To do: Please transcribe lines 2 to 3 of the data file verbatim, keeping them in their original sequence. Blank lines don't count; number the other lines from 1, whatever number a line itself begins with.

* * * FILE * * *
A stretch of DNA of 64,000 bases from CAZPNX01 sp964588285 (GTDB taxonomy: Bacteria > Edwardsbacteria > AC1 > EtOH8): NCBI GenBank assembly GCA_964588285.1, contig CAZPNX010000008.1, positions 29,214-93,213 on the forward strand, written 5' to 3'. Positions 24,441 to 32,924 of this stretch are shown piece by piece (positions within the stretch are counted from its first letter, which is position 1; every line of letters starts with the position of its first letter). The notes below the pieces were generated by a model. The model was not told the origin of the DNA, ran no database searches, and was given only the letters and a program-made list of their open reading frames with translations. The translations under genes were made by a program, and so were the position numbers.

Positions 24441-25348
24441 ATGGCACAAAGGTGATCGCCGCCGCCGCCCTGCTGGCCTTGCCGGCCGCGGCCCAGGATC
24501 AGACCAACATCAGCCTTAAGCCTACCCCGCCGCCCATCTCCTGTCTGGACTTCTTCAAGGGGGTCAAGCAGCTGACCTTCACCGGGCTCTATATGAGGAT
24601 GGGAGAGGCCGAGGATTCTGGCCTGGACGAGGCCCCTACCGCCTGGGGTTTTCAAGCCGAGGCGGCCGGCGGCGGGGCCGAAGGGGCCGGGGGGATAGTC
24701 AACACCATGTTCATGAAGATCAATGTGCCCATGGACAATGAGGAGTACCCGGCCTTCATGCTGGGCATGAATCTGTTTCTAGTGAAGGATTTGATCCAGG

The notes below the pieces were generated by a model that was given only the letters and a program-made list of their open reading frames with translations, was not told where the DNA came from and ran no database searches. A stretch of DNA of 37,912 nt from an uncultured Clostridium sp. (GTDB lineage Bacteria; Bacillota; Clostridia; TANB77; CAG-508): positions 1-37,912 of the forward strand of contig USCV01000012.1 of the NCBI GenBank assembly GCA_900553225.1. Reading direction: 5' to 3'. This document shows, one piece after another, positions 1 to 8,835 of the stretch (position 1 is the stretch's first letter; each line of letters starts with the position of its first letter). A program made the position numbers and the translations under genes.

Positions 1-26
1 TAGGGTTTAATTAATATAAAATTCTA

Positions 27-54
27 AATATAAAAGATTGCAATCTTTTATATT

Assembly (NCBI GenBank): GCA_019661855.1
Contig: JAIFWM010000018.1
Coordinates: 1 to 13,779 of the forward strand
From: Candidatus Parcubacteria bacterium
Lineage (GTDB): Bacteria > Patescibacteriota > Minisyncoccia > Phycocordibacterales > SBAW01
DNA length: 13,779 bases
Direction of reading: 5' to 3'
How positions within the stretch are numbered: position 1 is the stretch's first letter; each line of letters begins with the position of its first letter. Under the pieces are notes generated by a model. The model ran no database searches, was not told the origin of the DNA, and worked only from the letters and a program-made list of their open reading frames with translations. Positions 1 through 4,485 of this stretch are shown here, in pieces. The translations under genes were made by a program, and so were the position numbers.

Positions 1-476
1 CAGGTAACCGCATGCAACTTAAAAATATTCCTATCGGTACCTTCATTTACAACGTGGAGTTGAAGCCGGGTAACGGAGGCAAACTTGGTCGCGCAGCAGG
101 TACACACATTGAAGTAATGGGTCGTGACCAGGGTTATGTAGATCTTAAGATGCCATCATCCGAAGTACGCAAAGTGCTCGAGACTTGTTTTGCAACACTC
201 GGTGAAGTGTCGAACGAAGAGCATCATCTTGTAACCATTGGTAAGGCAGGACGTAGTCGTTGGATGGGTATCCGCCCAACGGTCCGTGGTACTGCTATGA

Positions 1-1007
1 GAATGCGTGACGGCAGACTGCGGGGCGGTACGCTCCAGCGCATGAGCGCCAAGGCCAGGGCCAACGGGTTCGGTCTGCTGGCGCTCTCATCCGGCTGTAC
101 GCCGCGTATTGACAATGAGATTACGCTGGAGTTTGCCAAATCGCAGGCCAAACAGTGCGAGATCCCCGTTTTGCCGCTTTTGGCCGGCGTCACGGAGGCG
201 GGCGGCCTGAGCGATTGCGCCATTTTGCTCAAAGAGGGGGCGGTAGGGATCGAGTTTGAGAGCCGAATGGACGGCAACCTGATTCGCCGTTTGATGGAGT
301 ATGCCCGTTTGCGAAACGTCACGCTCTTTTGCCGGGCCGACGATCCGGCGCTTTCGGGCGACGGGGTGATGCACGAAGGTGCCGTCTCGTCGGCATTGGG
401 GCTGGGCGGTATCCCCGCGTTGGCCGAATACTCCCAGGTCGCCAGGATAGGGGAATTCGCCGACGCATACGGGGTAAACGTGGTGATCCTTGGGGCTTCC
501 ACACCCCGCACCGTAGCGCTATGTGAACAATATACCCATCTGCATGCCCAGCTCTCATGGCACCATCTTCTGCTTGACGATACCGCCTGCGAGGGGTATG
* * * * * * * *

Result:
Positions 24441-25348
24441 ATGGCACAAAGGTGATCGCCGCCGCCGCCCTGCTGGCCTTGCCGGCCGCGGCCCAGGATC